What college students can teach Chris Matthews

Patrick St. Pierre

The lingering memory of the hard-fought football game we hosted this past Saturday night has got me thinking largely in sports metaphors. Specifically, the axiom “act like you’ve been there before” comes to mind.

The saying goes both for wins and losses.  When you win big, act like you’ve been there before – you may just establish the image of a perennial winner.  And, when you have a tough loss, act like you’ve been there before too – a display of devastation will show a lack of confidence in your ability to bounce back.

If you had the good sense to be watching the game Saturday night, you witnessed one of the best college football games yet this season.  Both teams played exceptionally well and our Longhorns  can take pride in the tremendous effort they gave.  Longhorn fans, too, can rest easy knowing they provided the sort of enthusiastic and energetic support that is expected of a record-breaking crowd.   And when we lost, our fans made no bones about the fact that they’ve tasted defeat before.  In short, we were poised.  Emotionally invested throughout the game, yes, but poised at its conclusion.

A similar competition, with fewer hits to the helmet, was waged three days before kickoff when President Barack Obama and former Massachusetts Governor Mitt Romney squared off in the first presidential debate of the 2012 election season.  The consensus about the debate is that Romney won. 

So Romney supporters have cause to rejoice, while Obama’s camp is liable to grimace at their candidate’s poor showing.  But both Obama’s and the UT football team’s losses are only small parts of an ongoing series.  This is a notion that UT fans, by the poise they demonstrated Saturday night, seem to understand. The same cannot be said for MSNBC political commentator Chris Matthews.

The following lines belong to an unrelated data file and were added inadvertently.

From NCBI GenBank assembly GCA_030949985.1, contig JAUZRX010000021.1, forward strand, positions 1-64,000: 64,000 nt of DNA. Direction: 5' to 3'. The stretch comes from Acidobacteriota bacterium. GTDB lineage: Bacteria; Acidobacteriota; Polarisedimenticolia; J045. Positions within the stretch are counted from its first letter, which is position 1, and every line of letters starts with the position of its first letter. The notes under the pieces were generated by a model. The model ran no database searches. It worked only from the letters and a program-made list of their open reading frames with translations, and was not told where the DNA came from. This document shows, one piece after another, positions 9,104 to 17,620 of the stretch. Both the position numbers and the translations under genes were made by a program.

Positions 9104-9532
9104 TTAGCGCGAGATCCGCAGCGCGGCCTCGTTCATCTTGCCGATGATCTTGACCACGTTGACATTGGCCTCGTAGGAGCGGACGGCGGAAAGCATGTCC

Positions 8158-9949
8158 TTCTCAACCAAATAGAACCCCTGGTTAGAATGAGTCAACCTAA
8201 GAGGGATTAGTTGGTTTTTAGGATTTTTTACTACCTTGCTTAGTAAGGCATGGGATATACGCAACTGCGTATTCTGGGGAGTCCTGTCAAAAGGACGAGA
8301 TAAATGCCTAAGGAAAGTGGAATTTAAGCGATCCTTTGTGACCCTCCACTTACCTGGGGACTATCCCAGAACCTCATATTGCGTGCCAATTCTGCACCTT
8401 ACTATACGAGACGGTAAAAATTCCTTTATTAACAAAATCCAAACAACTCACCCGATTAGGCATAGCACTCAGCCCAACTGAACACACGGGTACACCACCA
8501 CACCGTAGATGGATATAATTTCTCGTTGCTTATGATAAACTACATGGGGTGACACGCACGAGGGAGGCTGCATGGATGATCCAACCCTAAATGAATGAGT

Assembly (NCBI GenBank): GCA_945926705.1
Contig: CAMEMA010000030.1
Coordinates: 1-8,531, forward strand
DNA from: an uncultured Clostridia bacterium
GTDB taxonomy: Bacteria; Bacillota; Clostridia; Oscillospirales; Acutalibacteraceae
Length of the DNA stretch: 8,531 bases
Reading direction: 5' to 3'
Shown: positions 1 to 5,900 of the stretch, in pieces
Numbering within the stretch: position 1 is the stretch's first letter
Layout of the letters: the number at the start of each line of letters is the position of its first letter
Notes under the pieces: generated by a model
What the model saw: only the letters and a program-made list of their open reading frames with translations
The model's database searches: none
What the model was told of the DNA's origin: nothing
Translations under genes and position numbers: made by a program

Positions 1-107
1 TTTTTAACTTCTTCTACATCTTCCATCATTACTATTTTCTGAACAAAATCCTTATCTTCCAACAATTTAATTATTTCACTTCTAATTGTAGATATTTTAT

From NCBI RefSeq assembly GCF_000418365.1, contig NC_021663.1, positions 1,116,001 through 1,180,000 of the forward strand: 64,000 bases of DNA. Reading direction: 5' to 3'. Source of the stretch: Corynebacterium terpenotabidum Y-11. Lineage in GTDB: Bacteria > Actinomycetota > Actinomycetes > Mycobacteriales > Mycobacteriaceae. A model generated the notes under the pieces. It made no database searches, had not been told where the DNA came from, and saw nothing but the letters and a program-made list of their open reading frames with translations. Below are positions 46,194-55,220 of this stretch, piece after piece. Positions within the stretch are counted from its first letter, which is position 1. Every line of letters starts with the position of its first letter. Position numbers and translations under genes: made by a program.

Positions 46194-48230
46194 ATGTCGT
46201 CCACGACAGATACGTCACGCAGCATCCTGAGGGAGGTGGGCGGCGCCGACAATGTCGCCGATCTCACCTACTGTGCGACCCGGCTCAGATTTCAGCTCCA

Following the Denver debate, Matthews, a well documented Obama supporter, was asked for his analytical view on the evening’s dialogue.  The rant he offered in lieu of substantive rhetorical analysis has been the subject of popular media ridicule for the past week and was mocked in a comedy sketch on Saturday Night Live.

Since Matthews is given license to provide his personal opinions, his political views often go unchecked.  This is by design.  Matthews isn’t a reserved moderator but rather an invested spectator.  In this way he is much the analog of the UT football fans.  And, when his team fell short of its goal, he abandoned all reason and despaired.  It wasn’t pretty.

A frazzled Chris Matthews, his hair and suit jacket disheveled, is now seared into my memory and has done more to immortalize Obama’s lackluster showing than Romney supporters could have hoped for.  He was understandably upset that his candidate had fallen short.  But he dealt with defeat in an unbecoming manner and created the feeling that he, and perhaps President Obama, had not been there before.  Though he was expressing his rightful frustration, his rant showed a lack of confidence in his candidate’s fortitude.

I am proud to say that UT football fans showed great trust in their team’s resilience following Saturday’s loss.  We supported our team fervently throughout the contest and we accepted the defeat with composure. The manner in which we accept loss likely doesn’t mean much to our opponent, but it proves to our team and ourselves that this is a circumstance that we can handle.  Hopefully the team can derive some confidence from that.

It may be a tough sell to make that rowdy, obnoxious and often intoxicated football fans are a more poised bunch than the political media elite.  But Longhorn fans don’t mind admitting that we’ve been there before, both in victory and defeat.  Why political pundits act astonished at their candidate’s mistakes or poor showings is beyond my understanding.  I’m just happy to have been one of the thousands with horns raised after Saturday’s game.

St. Pierre is an English and philosophy junior from Austin.